Scientists have also proven that collagens matures faster. Especially with keloids, which are often found on the ear cups, the method brings excellent results. Dermatologists at the University Hospital Mannheim for this reason developed compression rails. After surgical resection of keloids they first injected TAC. Patients received their individual rails to take home. The apparatus only has to be worn at night and is easily operated via magnets – which is good for dealing with compliance matters. After 16 months, the result were clear to be seen aesthetically speaking, and a follow-up after 24 months was likewise gratifying. There were no recurrences.
When there is hypertrophic scar under tension, surgeons are required. Using Z or W-plasty, they relieve the tissue. At the molecular level, scientists suspect that mechanical forces stimulate cells to synthesise more connective tissue. If delayed wound healing is hidden behind keloids or hypertrophic scars, the excision is off to a good start. And not least significantly, fresh wounds provide the opportunity to strike using immediate postoperative prophylactic measures against excessive scar tissue. Nonetheless, the authors of the guideline point out that there exist few studies of high methodological quality which allow one to quantify the success of treatment. In particular follow-up periods of assessment were quite short. Also, at times no distinction was made between keloids and hypertrophic scars.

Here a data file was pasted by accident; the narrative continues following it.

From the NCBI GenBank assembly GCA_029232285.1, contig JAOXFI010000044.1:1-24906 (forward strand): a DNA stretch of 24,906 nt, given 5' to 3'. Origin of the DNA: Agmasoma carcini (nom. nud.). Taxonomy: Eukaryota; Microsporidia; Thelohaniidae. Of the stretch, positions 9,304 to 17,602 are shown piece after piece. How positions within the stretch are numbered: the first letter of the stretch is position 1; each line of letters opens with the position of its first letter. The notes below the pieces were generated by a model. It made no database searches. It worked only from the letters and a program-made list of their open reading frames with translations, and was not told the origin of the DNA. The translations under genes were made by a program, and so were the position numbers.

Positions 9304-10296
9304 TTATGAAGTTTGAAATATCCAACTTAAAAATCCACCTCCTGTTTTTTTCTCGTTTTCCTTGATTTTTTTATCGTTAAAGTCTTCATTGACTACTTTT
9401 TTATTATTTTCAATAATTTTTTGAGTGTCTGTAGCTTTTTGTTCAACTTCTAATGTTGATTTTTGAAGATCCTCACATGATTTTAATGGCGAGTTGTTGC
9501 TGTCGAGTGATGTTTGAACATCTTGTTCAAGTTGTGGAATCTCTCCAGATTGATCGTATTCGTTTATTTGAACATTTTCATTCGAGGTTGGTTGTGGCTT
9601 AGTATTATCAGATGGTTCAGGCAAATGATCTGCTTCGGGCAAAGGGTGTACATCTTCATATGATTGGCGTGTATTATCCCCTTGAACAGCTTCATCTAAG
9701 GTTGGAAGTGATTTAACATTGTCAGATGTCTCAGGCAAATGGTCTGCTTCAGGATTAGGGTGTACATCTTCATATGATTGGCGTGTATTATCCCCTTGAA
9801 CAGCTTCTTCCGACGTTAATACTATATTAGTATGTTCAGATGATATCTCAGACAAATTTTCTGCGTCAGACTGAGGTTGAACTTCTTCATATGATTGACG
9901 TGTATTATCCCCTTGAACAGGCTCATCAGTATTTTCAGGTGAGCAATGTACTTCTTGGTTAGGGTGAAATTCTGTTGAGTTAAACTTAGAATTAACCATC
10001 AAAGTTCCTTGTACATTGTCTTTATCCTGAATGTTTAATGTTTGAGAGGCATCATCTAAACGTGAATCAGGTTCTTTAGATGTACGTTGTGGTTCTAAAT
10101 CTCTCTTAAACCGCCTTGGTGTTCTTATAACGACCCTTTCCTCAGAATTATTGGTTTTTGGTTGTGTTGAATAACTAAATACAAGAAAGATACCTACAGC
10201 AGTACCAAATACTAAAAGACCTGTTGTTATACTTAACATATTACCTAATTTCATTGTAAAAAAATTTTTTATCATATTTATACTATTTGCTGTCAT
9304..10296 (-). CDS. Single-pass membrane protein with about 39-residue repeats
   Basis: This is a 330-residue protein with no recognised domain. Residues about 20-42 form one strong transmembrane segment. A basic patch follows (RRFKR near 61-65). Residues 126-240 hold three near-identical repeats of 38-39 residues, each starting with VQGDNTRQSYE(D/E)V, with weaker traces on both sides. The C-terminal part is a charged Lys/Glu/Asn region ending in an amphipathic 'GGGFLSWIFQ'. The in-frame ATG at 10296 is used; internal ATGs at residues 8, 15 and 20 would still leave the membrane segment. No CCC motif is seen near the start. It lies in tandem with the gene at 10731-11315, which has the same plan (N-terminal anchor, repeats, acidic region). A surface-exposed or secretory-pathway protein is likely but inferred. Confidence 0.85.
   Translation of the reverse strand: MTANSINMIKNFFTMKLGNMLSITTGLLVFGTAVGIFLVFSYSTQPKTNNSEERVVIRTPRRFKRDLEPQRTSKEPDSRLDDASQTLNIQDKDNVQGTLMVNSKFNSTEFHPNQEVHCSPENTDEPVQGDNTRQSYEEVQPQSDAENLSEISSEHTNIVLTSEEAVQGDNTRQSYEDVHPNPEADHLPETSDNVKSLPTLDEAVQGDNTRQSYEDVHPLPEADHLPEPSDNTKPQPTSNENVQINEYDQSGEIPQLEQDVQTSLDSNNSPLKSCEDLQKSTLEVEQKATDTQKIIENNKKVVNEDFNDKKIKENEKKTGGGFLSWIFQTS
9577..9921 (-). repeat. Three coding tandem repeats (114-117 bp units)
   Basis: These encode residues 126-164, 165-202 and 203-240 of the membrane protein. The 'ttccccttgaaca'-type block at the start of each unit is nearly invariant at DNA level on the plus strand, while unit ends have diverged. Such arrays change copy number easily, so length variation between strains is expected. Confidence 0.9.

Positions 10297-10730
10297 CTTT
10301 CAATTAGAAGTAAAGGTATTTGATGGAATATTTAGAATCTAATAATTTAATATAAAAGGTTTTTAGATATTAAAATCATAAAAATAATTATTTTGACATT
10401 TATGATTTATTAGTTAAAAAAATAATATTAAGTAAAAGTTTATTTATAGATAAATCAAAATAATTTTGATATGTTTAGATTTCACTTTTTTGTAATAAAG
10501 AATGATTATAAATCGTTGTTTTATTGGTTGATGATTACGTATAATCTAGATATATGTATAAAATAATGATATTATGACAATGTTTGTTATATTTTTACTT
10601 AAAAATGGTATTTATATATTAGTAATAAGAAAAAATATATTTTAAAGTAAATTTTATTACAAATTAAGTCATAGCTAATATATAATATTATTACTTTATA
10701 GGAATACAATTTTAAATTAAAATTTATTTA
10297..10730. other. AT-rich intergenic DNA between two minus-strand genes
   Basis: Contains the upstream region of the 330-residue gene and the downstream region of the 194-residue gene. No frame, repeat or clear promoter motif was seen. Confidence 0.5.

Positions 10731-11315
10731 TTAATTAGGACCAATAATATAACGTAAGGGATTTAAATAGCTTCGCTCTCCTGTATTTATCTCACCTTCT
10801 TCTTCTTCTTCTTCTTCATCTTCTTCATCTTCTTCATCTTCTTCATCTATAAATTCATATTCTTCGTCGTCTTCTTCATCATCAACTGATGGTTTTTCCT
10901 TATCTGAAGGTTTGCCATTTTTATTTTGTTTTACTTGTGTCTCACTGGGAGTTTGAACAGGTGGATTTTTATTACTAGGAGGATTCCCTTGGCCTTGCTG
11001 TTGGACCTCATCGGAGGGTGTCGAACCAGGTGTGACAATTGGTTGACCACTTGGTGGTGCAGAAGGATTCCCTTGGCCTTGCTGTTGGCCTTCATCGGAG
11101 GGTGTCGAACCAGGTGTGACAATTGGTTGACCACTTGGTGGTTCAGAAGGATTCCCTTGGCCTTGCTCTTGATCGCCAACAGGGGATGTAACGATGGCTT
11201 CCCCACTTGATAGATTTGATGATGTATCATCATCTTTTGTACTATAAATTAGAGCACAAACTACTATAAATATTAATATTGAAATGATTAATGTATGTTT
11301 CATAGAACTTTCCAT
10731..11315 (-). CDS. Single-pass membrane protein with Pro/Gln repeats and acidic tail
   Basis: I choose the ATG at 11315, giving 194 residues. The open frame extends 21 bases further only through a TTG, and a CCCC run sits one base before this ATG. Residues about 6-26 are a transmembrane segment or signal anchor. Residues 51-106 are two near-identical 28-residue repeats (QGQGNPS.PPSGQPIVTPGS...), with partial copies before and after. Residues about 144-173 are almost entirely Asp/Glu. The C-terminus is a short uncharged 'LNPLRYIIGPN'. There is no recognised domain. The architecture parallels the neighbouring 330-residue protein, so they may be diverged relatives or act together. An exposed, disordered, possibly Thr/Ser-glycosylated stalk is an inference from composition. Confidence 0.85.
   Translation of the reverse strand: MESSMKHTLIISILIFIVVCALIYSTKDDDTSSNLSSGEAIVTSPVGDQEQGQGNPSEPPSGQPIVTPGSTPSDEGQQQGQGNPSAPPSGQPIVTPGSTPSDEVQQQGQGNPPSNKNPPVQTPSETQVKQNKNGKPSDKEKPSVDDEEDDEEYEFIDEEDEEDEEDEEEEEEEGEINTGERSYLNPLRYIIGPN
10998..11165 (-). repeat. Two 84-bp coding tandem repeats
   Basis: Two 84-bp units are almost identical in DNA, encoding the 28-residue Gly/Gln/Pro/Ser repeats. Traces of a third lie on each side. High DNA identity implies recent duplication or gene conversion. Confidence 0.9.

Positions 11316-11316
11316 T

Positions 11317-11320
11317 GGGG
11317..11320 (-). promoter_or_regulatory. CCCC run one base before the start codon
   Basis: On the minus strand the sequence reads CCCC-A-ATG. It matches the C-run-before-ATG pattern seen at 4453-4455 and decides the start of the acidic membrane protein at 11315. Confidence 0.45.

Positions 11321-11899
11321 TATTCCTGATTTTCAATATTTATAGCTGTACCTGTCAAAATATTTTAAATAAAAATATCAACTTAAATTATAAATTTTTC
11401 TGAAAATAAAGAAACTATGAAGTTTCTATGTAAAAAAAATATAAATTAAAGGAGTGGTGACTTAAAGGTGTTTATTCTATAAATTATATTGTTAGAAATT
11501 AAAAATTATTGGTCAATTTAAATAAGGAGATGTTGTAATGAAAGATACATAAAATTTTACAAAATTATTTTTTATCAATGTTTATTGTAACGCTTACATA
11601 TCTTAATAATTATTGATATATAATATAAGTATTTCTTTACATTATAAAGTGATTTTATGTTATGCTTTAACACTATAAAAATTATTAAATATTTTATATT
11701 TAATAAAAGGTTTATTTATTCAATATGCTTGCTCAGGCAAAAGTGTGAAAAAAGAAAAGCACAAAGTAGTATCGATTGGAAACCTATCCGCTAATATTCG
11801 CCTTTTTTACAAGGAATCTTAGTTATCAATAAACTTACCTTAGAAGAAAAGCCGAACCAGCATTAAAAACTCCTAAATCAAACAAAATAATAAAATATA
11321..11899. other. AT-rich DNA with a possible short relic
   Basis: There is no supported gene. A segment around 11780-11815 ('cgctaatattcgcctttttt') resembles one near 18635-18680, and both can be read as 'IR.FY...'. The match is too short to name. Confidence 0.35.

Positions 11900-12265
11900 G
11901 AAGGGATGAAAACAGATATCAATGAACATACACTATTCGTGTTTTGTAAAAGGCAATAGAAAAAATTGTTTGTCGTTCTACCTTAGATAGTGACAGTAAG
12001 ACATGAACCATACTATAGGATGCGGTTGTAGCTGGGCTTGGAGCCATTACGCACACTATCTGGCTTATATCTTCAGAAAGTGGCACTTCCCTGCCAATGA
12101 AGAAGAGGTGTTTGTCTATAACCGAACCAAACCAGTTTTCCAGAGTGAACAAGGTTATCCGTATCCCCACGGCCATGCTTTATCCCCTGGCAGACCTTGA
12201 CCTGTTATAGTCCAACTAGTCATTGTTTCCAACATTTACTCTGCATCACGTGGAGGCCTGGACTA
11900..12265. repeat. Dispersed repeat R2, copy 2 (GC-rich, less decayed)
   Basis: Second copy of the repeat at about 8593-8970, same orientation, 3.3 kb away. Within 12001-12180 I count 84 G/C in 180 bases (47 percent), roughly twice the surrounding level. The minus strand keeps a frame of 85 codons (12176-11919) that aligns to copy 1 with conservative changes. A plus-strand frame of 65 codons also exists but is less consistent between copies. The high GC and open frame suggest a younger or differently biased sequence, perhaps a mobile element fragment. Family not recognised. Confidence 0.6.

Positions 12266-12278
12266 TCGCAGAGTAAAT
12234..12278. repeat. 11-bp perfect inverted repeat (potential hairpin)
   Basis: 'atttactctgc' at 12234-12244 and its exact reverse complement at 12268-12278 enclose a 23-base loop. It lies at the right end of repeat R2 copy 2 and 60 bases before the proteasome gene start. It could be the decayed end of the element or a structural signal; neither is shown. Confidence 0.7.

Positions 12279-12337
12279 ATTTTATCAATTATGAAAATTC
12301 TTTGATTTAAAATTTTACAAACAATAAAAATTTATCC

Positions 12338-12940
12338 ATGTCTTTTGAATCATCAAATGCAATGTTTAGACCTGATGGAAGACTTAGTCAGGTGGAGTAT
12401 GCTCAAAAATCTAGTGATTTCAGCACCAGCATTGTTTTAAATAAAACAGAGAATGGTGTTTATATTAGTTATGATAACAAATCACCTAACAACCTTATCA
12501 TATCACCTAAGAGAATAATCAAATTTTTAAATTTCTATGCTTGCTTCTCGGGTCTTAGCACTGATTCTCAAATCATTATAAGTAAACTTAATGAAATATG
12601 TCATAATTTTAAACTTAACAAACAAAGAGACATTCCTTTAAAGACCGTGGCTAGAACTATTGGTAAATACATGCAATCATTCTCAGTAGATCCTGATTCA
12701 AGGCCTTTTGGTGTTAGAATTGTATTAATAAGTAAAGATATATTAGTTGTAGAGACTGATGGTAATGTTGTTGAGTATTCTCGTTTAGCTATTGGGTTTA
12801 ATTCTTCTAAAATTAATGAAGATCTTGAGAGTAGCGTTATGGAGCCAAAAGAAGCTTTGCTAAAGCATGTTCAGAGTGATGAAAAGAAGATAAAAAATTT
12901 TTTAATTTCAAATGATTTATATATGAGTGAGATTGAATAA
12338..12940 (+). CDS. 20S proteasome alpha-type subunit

Something known from tumour therapy
It’s not always so that surgery is needed straight away. Cytostatic 5-fluorouracil (5-FU) is also effective against the proliferation of fibroblasts. Pregnancy or pre-existing diseases of the haematopoietic system should be excluded as possibilities. Otherwise, patients must be cautious to spread drug-containing creams only on their lesions. 5-FU introduced under the skin in a double blind study reduced the tissue more effective than TAC. 5-FU is however not suitable as a postoperative prophylaxis. Irradiation also prevents the event of recurrance. In publications, values between eight and thirty Gray can be found, which prevents abnormal tissue growth among 79 to 92 percent of patients. The guideline sets a slightly lower value, up to twelve Gray, distributed over as many as ten treatments. With keloids this strategy is recommended, even though not as first option. Hypertrophic scars should however not be irradiated.
The New and The Old Well-Known
In pharmacies in particular, many customers ask for silicone gels. These lead to occlusion effects, including near saturation of the stratum corneum. In any case, authors of a Cochrane Meta-analysis found only very weak evidence of a possible benefit. They asserted that several studies were of poor quality and not without bias. Apart from that, the new guideline mentions for the first time onion extracts with allantoin heparin. Quercetin, a flavonoid from onions, inhibits the proliferation of in-vitro fibroblasts, while allantoin acts keratolytically. Heparin seems in turn to impair the polymerisation of collagen. What’s more cells also produce less growth factor, on account of this excessive collagen formation does not occur. In animal experiments, wounds healed faster and scarring decreased. In older, methodologically weaker studies pure onion extract in a comparison made with vaseline showed no benefit. However, a combination made with TAC in comparison to pure corticoid led to significantly better results.